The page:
Russia is different from America. The differentness, however, resists enumeration; it defies lists. The differentness is a comprehensive “fabric” filling the air. Russia’s environment, culture, and texture together assemble into a dense subjective experience. Beyond my window lie the broad walls of a complex of tattered, stucco apartment buildings; raindrops drip from the trees onto the puddles covering the dark sidewalks. Power lines arch across the sky. Opposite the nearby road, the iron structures of the metro station jut above the retaining wall. The tiny local grocery store is empty: inside, a solitary clerk sits past the shampoo and next to a wall of alcohol bottles.
Inside the dormitory, the slow “bunsen-burner” stovetops are mustering their strength below a pot of hot noodles. A big jar of fresh tea is steaming on my table, next to the honey, as it cools. The chessboard is ready. Soon the room will be filled with hot tea, deep discussions of mathematics, and the excitement of king-of-the-court blitz chess. Welcome to Moscow.
I’m studying with the Math in Moscow program at the Independent University of Moscow. There are 16 American and Canadian students; we live in a dorm together and take classes together. (Occasional Russian graduate students permeate our classes, and also live on our hall.) We take the metro (subway) to classes, working our way through thick crowds. Nearby, there’s a rundown, brick elementary school; its schoolyard bars facilitate a rudimentary workout. The old ping pong table in the lobby gets used well.
The IUM’s building is a humble, broad four-story building, hidden by trees. In the lobby, the IUM’s bookstore — which doubles as a storefront for the school’s in-house publishing op — features walls of math books to its ceilings, but a walkway too narrow for two to pass. Upstairs, lectures and classes take place. On our first day, we sat in the back of a lecture hall, a row of nervous Americans: a mathematical seminar was holding “English Lecture” day. Russian mathematicians conversed earnestly in English about canonical isomorphisms. The language might as well have been Russian.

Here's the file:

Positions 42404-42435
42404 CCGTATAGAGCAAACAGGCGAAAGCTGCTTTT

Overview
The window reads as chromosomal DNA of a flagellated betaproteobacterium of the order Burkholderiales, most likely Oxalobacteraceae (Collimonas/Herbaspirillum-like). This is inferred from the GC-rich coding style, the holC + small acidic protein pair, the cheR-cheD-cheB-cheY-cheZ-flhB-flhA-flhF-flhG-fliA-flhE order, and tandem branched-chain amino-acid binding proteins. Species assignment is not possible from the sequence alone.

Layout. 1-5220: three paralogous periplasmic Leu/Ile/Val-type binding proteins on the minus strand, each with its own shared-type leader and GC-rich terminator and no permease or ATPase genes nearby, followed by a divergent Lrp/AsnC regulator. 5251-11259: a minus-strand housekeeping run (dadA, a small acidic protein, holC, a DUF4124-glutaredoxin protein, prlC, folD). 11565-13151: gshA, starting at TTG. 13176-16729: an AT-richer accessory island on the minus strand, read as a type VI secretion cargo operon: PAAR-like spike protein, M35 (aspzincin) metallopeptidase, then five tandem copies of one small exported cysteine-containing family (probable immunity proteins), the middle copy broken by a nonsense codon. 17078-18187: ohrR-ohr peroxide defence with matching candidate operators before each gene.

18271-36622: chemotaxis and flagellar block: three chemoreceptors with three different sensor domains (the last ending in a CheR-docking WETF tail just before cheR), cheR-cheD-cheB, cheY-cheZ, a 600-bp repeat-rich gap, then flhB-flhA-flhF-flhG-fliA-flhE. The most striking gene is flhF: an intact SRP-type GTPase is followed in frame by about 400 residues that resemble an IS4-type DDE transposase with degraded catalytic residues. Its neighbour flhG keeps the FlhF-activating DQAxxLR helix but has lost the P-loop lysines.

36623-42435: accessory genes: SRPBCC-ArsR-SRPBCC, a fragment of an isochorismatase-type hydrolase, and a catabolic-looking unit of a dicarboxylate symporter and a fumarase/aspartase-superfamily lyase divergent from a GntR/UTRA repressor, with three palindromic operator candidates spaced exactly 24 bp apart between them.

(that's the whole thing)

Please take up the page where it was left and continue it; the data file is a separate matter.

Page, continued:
The math is incredible. The science has pushed past the confines of high-school and undergraduate mathematics, in which subjects are learned piecewise and conceived insularly. The floodgates are destroyed. Moscow has burst open the doors to a much grander world, a massive abyss of rigid blackness and grand unity. The various “doors”, previously labeled with subject names like “Topology” and “Algebra”, now open out to the same massive expanse. These tools integrate and interlock, now, towards the construction of deep structures of complexity unimaginable. We’ve begun to witness the very beginnings of “true math”. There’s a long way to go.
I still want to go to graduate school. Professor Alexei Gorinov (an algebraic topologist), in after-class discussion after a particularly fast and riveting first lecture, offered to sit down with me and discuss future goals, plans, and areas of interest. The “narrowing of focus”, the “maturing of interest” — it might all begin soon. The gears are turning.
If that fails, however, I might find myself in a small, unknown town in Russia for a year, living an unknown life and studying math only by desklamp at night. I will assimilate and I will become fluent in Russian. I’ll return to America transformed, and I’ll advance to graduate school a changed man.
I can’t say what will happen. But if the world, derived from mathematics, shares any of its unity and perfection, I must proceed free from worry.